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Millicent Simmonds, from left, Emily Blunt and Noah Jupe in a scene from A Quiet Place Part II.

Jonny Cournoyer/Paramount Pictures via AP

In another reality better than our own, this article would be The Globe and Mail’s review of the new horror film A Quiet Place Part II. But because Paramount Pictures Canada decided to open next Friday’s highly anticipated sequel only in theatres – 90 per cent of which are currently shuttered across the country – and with no digital-release option in sight, you’re getting this highly frustrated column instead.

It is now official: Canada’s one-dose summer movie season is going to suck.

It’ll be a great one for streamers, though. Netflix has the Jason Momoa thriller Sweet Girl and the Fear Street trilogy. Amazon Prime Video has the Chris Pratt sci-fi adventure The Tomorrow War. And Disney+ is throwing locked-down Canadians a bone by offering Cruella, Black Widow and Jungle Cruise, albeit through its Premier Access feature, which requires a one-time fee of $34.99 per movie.

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But for the many Canadians who have not been permitted to set a foot inside a multiplex in more than half a year – basically, those not living in Atlantic Canada or Quebec – this will be an especially cruel summer. Especially as we’re forced to watch our fully vaccinated American neighbours flock to the cinema freely, with no masks and no capacity restrictions to boot.

Drive-ins, movie theatres call for Ontario to ease restrictions

So: Who’s to blame? First up is Canada’s tragicomedy of a vaccination rollout, with condemnation spread across all three levels of government. Then we can drill down on the provinces, given how most treated movie theatres like they were COVID-19 hot spots, when the data says the exact opposite. Reserve a special shout-out to British Columbia’s bewildering logic for allowing indoor dining to continue while movie theatres were ordered shut, and to Ontario for this week pushing back any hope of reopening into August.

But after that, moviegoers should direct their ire toward certain Hollywood players – some of whom are treating Canada as a nice-to-have but ultimately disposable marketplace.

Typically, Canadian moviegoers account for about 10 per cent of the North American box office – a not-insignificant number. But instead of acknowledging the fact that we simply cannot access theatres, and thus should have some digital option for new releases, U.S. studios are seemingly content with leaving cash on the table. And as a result, Canadians are being ignored at best, insulted at worst.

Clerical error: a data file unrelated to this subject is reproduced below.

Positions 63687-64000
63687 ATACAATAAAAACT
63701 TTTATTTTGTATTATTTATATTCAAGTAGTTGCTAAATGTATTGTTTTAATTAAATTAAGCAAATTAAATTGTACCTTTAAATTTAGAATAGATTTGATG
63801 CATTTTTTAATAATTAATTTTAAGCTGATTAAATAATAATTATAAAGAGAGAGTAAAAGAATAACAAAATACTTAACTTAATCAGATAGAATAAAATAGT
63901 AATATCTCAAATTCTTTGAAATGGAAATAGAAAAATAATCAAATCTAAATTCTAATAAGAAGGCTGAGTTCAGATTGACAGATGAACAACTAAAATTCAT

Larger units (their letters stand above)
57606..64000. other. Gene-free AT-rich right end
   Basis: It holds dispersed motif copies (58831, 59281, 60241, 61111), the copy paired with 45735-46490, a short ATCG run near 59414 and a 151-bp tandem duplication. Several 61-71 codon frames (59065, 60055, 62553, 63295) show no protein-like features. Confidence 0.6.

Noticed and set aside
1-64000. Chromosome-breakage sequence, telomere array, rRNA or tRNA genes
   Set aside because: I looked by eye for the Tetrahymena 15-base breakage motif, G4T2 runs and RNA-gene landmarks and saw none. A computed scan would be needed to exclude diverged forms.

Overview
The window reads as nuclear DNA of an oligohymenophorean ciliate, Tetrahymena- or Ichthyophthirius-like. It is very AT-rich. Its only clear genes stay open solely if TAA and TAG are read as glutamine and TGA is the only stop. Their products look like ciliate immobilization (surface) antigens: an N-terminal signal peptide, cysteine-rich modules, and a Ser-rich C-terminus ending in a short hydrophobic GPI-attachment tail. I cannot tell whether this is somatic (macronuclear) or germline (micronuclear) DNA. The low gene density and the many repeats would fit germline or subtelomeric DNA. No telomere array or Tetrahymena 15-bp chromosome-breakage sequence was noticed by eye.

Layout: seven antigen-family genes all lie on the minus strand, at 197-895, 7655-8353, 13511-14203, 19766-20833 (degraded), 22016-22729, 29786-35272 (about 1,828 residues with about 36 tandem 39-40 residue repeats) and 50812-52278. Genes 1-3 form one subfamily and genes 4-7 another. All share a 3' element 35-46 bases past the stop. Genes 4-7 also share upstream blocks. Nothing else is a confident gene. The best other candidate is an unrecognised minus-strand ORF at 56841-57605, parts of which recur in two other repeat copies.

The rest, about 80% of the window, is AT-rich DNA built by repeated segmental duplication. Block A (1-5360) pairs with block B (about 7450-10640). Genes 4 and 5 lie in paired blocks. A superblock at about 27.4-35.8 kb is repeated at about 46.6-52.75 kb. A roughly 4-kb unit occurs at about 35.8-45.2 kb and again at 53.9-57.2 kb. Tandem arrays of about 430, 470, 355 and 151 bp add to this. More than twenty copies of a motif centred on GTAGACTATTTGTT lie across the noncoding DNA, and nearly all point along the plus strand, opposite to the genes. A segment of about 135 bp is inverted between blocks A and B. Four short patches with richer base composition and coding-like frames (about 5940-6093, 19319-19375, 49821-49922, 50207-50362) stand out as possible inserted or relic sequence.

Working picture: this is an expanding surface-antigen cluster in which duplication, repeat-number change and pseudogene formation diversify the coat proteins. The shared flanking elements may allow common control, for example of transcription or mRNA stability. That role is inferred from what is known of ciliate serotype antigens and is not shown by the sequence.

Paramount isn’t the only offender with its A Quiet Place Part II strategy. The other week, Lionsgate released its buzzy Saw reboot Spiral exclusively to theatres, without offering a date as to when it will be available digitally. Sony Pictures took the same tact with The Unholy in April. Entertainment One opted to not release the Tom Holland/Daisy Ridley sci-fi thriller Chaos Walking at all here when it was released in the U.S. March 5. (It eventually sent it to video-on-demand here a month and a half later.)

It’s a big, wide, depressingly open question as to what will happen with this summer’s most anticipated films, which are (so far) slated to only open in theatres, both here and in the United States: the Fast & Furious sequel F9, the Ryan Reynolds action comedy Hitman’s Wife’s Bodyguard, the Sundance sensation Zola, M. Night Shyamalan’s new thriller Old, the Dev Patel medieval fantasy The Green Knight, Paramount’s G.I. Joe spinoff Snake Eyes, and more.

Nathalie Emmanuel, left, and Vin Diesel in a scene from F9.

Photo Credit: Giles Keyte/Universal Pictures/Universal Pictures via AP

It is easy to sympathize with studios that want their wares shown exclusively in the big-screen environs that they were designed for. Just as it is easy – and necessary, if we want to ever go to theatres again – to recognize the situation facing Canada’s struggling exhibitors, who naturally aren’t keen on playing movies that are also available for home viewing.

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But the on-the-ground reality right now of releasing movies strictly in Canadian theatres does not make any sense, from either a financial perspective or one of basic consumer respect.

When Warner Bros. released Godzilla vs. Kong in March both in Canadian theatres and on premium video-on-demand (PVOD), the studio earned $3-million from digital revenue alone during the film’s opening weekend – not a blockbuster number, but nothing to sneeze at, either. Canadians want to see new movies. And if the only way that they can do so is at home, then distributors should wake up to the demand and shift their supply. The choice to go theatrical-only right now in Canada is no choice at all.

Some studios, at least, are recognizing the impossible reality that Canada represents. As with Godzilla vs. Kong, Warner Bros. has released all its 2021 titles in both Canadian theatres and on PVOD, a trend that should hopefully continue with its summer slate including The Conjuring: The Devil Made Me Do It, Space Jam: A New Legacy, and The Suicide Squad. (It helps that in the U.S., Warner was also sending its films to both theatres and its fledgling streamer, HBO Max, which is unavailable here.)

And thanks to a unique deal struck with exhibitors worldwide, including Canadian giant Cineplex, Universal Pictures has been sending its smaller films – including March’s Bob Odenkirk thriller Nobody – to PVOD three to four weeks after they hit theatres.

But unless things change, and change fast – from either the government side, or the business side – many Canadians are going to miss the 2021 summer movie season. Hope everyone likes tennis.

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